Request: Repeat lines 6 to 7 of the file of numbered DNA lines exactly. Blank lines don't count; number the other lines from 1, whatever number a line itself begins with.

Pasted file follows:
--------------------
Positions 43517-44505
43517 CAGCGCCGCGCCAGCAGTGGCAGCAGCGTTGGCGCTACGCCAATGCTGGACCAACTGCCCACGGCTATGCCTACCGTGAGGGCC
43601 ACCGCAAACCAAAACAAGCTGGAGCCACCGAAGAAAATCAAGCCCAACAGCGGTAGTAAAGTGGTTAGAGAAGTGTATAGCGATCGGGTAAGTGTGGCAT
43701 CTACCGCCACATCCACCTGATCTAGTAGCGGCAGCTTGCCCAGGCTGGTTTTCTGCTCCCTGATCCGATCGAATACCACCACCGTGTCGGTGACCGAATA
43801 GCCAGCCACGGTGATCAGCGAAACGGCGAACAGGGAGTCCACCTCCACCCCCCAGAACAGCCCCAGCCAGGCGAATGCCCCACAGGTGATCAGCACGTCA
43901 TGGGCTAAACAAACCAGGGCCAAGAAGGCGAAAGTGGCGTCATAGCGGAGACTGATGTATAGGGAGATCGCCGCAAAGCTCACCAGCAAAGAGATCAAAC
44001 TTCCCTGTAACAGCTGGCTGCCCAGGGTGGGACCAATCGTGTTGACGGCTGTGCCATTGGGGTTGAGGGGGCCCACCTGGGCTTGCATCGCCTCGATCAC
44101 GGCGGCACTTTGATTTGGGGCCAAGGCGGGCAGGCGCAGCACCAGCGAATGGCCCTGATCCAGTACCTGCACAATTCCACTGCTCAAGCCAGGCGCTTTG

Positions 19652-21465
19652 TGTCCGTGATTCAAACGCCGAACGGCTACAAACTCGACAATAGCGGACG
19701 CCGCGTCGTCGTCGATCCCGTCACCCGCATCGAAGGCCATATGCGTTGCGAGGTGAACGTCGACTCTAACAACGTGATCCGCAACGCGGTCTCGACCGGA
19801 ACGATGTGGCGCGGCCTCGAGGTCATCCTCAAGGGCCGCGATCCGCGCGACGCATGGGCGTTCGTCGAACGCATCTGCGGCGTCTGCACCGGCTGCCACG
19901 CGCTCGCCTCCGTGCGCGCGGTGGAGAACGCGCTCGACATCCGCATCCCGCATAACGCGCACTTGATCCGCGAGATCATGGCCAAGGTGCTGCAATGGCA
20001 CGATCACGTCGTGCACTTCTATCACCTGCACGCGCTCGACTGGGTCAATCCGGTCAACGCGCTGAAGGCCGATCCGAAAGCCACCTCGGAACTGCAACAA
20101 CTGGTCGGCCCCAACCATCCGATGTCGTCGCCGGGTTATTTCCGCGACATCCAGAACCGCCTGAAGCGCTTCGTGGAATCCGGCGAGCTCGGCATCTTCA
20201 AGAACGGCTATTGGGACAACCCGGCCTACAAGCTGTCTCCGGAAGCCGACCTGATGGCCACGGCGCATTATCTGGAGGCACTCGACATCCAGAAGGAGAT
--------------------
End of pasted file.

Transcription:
43901 TGGGCTAAACAAACCAGGGCCAAGAAGGCGAAAGTGGCGTCATAGCGGAGACTGATGTATAGGGAGATCGCCGCAAAGCTCACCAGCAAAGAGATCAAAC
44001 TTCCCTGTAACAGCTGGCTGCCCAGGGTGGGACCAATCGTGTTGACGGCTGTGCCATTGGGGTTGAGGGGGCCCACCTGGGCTTGCATCGCCTCGATCAC